(b) And we answer that it is – before it emerges, together with the rest of the animal, of which it is part.

(a) Rebbi Eliezer in a Mishnah in Machshirin states that Tahor brine belonging to an Am ha’Aretz with which one performed Hashakah, and into which a little water fell, is Tamei. Rav Nachman Amar Rabah bar Avuhah extrapolates from there – that Amei ha’Aretz must then add as much as half water to the brine which, when one adds to it the bit of water that fell in afterwards, makes up a majority ...

(b) ... and it is Tamei – because of the principle ‘Matza Miyn es Miyno, ve’ Niy’ur’.

(c) Abaye (who does not hold of ‘Matza Miyn es Miyno ... ‘) explains – that the little water that fell in after the Hashakah belonged to the Am ha’Aretz (in which case it is ‘Tum’ah arousing Tum’ah’, as we explained earlier [see also Tosfos DH ‘she’Nafal’).

(a) We ask that even if he added a little less than a half water, it ought to be Tamei – because then, together with the bit of Tamei water, it will still add up to half water, which is not Bateil.

(b) In the first answer we amend Rav Nachman’s statement to read ‘ad Palga’. Alternatively, we answer – that both Tum’as Am ha’Aretz and Tum’as Mashkin are only mi’de’Rabbanan, and that , in such a case, the Chachamim only decreed Tum’ah in the case of Rov, not of Mechtzah al Mechtzah.

(a) Raban Shimon ben Gamliel in our Mishnah rules that someone who purchases a feeding animal from a Nochri – can assume that they are mother and baby (in which case the next baby to which the mother gives birth will not be a Bechor), and not that it is a baby to which the animal has merely taken a fancy.

(b) It might be possible for the animal not to have given birth before (and for the baby to be the child of another animal), in spite of the fact that it has milk – because, as we have already learned, some animals have milk even before they have ever given birth.

(c) Raban Shimon ben Gamliel then rules that someone who enters his herd and finds both the animals that have given birth for the first time, and those that have not, all feeding babies – can assume that all the babies belong to the mothers who are feeding them, so that he knows exactly which animals are firstborn and which ones are not.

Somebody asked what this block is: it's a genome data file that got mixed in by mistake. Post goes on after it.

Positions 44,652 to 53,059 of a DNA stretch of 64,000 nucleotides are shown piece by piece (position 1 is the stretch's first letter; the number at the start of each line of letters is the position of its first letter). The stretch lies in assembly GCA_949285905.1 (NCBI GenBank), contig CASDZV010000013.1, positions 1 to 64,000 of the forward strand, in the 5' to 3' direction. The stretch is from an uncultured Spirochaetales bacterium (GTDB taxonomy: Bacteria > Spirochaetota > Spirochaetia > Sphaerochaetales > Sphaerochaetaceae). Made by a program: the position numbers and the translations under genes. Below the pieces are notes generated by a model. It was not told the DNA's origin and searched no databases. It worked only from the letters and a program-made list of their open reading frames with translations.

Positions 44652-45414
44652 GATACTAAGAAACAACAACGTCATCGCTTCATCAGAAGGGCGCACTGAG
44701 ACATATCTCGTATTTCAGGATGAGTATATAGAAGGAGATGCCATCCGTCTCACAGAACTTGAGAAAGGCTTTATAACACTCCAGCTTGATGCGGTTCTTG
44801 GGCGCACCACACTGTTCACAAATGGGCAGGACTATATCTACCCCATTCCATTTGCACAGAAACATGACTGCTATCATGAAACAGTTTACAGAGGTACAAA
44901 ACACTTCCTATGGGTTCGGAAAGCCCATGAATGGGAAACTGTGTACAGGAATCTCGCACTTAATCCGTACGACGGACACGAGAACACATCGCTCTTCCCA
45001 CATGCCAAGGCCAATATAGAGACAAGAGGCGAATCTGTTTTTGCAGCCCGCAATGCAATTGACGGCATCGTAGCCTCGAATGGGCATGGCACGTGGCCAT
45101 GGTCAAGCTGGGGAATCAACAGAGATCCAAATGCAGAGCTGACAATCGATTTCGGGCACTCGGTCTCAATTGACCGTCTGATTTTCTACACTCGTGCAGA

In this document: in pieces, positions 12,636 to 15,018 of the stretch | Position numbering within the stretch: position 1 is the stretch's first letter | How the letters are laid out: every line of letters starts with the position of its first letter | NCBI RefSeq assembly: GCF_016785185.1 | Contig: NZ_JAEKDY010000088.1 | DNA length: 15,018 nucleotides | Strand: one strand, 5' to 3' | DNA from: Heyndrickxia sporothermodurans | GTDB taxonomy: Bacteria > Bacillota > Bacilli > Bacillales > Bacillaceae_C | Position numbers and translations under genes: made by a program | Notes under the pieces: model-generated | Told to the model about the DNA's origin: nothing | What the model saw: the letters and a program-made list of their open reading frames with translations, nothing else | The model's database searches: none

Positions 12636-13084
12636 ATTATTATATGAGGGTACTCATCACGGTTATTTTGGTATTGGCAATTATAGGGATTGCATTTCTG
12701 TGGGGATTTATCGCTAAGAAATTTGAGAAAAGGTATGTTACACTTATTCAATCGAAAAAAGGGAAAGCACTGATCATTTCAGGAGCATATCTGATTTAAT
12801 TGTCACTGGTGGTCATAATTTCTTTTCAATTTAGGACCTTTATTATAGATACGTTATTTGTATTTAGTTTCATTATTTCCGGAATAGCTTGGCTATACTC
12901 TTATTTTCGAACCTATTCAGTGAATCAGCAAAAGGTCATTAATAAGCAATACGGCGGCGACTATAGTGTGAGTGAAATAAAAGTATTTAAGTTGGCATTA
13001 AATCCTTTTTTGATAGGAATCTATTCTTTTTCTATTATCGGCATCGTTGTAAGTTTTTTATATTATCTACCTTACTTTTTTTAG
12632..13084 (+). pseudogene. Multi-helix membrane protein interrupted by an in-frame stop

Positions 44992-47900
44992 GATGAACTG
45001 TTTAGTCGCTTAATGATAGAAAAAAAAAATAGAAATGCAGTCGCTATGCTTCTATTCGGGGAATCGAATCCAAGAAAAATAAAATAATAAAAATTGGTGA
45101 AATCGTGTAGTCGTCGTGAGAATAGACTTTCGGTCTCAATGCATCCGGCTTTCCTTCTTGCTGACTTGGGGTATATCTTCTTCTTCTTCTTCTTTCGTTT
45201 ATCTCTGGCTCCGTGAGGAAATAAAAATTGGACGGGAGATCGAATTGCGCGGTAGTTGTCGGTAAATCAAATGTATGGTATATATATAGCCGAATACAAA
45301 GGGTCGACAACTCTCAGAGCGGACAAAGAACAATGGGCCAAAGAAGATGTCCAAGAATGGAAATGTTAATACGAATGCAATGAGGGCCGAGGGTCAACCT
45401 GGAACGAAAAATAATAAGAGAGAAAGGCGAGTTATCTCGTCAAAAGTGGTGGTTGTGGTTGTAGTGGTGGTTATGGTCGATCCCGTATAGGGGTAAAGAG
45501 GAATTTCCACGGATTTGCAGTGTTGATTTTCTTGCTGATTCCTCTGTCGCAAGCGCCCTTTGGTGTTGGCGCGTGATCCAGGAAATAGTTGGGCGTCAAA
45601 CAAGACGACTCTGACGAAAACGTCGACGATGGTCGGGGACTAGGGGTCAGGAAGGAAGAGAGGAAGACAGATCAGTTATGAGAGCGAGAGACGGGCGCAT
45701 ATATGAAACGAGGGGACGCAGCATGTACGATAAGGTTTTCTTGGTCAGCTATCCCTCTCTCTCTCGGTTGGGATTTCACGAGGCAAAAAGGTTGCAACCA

(a) When Rav Sheishes heard Rav comment that the Mishnahs throughout this Perek are Halachah, except for those that contain a Machlokes, he commented – that Rav must have been asleep when he said that.

(b) Rav’s main statement cannot be referring to the first Mishnah (‘ha’Loke’ ach Beheimah min ha’Akum, ve’Eino Yode’a Im Bichrah ... ’) where Rebbi Yishmael and Rebbi Akiva argue, nor the last one, where Akavya ben Mahalalel and the Rabbanan argue. Neither can it have been referring to ...

1. ... the previous Mishnah (‘Rebbi Eliezer ben Ya’akov Omer Beheimah Gasah she’Shaf’ah Chararas Dam ... ‘) – because we already know that from the principle ‘Mishnas Rebbi Eliezer ben Ya’akov Kav ve’Naki’ (meaning that he rarely speaks in the Mishnah, but when he does, it is always Halachah).
2. ... the current Mishnah of Raban Shimon ben Gamliel – because the Rabbanan argue with him in a Beraisa.
3. ... the next Mishnah of Rebbi Yossi ben ha’Meshulam” – because he has already ruled like him in an independent statement.
(c) We answer that in fact, Rav is referring to our Mishnah, despite the fact that the Rabbanan argue with Raban Shimon ben Gamliel in a Beraisa – and Rav is coming to teach us that a Machlokes in a Beraisa is overridden by a S’tam Mishnah (otherwise, we would rule like the Rabbanan, who are a majority opinion).

(d) Having concluded that Rav is referring to our Mishnah, he nevertheless found it necessary to rule like Rebbi Yossi ben ha’Meshulam in the next Mishnah – because if he hadn’t, we would have thought that his first statement refers to that Mishnah, and we would then have not been able to draw the conclusion that we did regarding a S’tam Mishnah and a Machlokes in a Beraisa.